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Syntactic Ergativity?

From:jesse stephen bangs <jaspax@...>
Date:Wednesday, November 8, 2000, 21:22
Okay, I'm still working on the development of some secondary langs related
to Yivríndil.  Thanks to everyone who gave comments earlier about
palatalization, and now I've got a new problem involving relative clauses
and ergativity.

In the ancestor of Praçí, there were surface constraints about the word
order in relative clauses to avoid ambiguity and for prosodic
concerns.  The rules were:
  Unmarked word order is SOV
  The relative pronoun remains in situ (doesn't front)
  The order SO must be preserved
  Avoid possible ambiguous parsings at all cost
  Sentence elements are arranged to avoid consecutive phrases of the same
type, i.e. no consecutive accusative phrases, etc.  The relative pronoun
itself isn't affected by this, though, so that an accusative pronoun can
occur next to an accusative noun phrase.

All of the possible variations are listed below.  The relative pronoun is
marked RS or RO, depending on whether or not the relative pronoun in an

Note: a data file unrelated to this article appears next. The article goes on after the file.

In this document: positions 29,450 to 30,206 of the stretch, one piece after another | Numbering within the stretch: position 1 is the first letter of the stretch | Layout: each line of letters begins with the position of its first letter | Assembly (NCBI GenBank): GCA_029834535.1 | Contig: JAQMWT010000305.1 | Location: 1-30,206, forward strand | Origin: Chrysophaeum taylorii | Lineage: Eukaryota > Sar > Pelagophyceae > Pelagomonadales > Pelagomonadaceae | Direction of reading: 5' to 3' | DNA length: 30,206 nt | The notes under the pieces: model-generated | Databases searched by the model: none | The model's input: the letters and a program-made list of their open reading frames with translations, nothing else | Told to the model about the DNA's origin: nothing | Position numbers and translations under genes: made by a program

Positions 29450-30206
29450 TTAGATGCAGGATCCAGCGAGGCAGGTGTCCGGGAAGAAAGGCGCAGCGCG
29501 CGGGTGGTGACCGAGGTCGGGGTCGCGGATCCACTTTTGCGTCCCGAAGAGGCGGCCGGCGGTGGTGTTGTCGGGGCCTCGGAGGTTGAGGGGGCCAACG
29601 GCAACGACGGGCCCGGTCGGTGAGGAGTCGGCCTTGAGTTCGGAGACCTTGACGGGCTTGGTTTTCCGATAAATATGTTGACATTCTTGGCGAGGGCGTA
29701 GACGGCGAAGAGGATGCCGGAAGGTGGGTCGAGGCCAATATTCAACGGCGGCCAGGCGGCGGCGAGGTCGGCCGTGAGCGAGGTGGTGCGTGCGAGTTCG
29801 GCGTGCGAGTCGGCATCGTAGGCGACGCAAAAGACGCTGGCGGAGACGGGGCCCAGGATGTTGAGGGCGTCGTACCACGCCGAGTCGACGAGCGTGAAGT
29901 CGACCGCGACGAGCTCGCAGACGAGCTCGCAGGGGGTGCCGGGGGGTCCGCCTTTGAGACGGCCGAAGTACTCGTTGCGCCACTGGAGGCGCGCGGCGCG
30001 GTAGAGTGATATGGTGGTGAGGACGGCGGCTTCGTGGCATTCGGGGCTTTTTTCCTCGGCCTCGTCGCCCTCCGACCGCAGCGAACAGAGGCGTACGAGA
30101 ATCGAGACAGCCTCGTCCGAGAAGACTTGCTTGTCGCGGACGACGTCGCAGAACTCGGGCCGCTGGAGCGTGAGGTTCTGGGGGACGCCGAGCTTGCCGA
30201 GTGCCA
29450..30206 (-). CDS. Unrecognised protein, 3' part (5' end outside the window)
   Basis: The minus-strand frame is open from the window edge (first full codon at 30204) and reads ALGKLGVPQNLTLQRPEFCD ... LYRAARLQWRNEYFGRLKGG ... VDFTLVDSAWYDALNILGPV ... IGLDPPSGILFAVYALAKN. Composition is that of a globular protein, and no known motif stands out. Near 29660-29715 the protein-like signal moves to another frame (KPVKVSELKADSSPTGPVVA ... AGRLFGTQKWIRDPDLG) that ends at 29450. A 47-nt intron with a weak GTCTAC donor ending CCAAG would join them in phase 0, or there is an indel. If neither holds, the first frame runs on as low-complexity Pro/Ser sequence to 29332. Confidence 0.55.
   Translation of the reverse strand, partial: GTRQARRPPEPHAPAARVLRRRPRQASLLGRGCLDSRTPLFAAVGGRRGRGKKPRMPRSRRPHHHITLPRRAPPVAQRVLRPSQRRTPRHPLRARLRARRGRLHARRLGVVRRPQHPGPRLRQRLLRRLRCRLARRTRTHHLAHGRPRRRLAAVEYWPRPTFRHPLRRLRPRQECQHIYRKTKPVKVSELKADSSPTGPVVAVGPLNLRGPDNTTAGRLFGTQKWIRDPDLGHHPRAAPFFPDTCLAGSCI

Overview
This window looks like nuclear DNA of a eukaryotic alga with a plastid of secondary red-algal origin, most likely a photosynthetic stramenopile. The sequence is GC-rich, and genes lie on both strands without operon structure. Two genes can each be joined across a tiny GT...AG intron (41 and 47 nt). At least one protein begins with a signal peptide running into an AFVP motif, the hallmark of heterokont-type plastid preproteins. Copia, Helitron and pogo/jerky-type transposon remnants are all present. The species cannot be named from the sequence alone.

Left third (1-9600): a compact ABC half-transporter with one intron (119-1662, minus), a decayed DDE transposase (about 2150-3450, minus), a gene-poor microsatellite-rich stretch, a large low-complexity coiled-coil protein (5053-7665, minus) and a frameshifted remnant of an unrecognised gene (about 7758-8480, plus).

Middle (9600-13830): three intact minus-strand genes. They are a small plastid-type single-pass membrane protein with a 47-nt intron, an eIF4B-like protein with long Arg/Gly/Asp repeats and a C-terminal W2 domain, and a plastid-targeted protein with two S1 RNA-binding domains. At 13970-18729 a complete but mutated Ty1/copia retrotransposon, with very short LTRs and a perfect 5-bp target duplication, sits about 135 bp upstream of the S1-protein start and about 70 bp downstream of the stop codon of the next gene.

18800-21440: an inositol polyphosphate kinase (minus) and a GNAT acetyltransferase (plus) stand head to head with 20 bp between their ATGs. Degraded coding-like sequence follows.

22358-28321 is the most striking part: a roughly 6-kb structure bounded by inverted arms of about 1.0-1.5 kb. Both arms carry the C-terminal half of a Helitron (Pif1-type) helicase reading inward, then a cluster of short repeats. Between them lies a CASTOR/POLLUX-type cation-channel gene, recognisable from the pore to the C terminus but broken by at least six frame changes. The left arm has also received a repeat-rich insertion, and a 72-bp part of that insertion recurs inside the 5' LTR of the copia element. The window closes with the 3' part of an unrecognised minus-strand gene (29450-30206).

object or subject in its clause; S, V, and O have their usual
meanings.  The relative clauses are in
brackets, so all of the possible variations come out like this:

Transitive main verb and subordinate verb:
S [RS O V] O V
S [V S RO] O V
S O [RS V O] V
S O [S V RO] V

Intransitive subordinate verb, transitive main verb:
S [RS V] O V
S [V RS] O V
S O [V RS] V

Transitive subordinate verb, intransitive main verb:
S [RS V O] V

Intransitive subordinate verb and main verb:
S [V RS] V

Now, these rules created a lot of strange word-order conventions, so they
were quickly abandoned.  If you look, when the subordinate verb is
transitive the word order RS V O dominates, but when the subordinate verb
is intransitive the word order V RS dominates.  Those two became
generalized for all relative clauses, and then the case markings were
lost, so only word order remained to distinguish subjects from
objects.  But the subject of an intransitive verb *follows* the verb,
which is the same word-order position as that of an object for a
transitive verb: Ergativity, only in relative clauses, and only marked by
word order!

I may generalized this further and allow the word order constraints for
relative clauses to be generalized for all clauses, especially since
non-inflectional languages tend towards SVO anyway.  This would
bring semantic ergativity into the whole language.

Anyway, is this too farfetched?  Has any real language ever developed
ergativity out of a relative clause?  Are there any real languages that
mark ergativity only through word order?  Looking for info

Jesse S. Bangs
"It is of the new things that men tire--of fashions and proposals and
improvements and change.  It is the old things that startle and
intoxicate.  It is the old things that are young."
-G.K. Chesterton _The Napoleon of Notting Hill_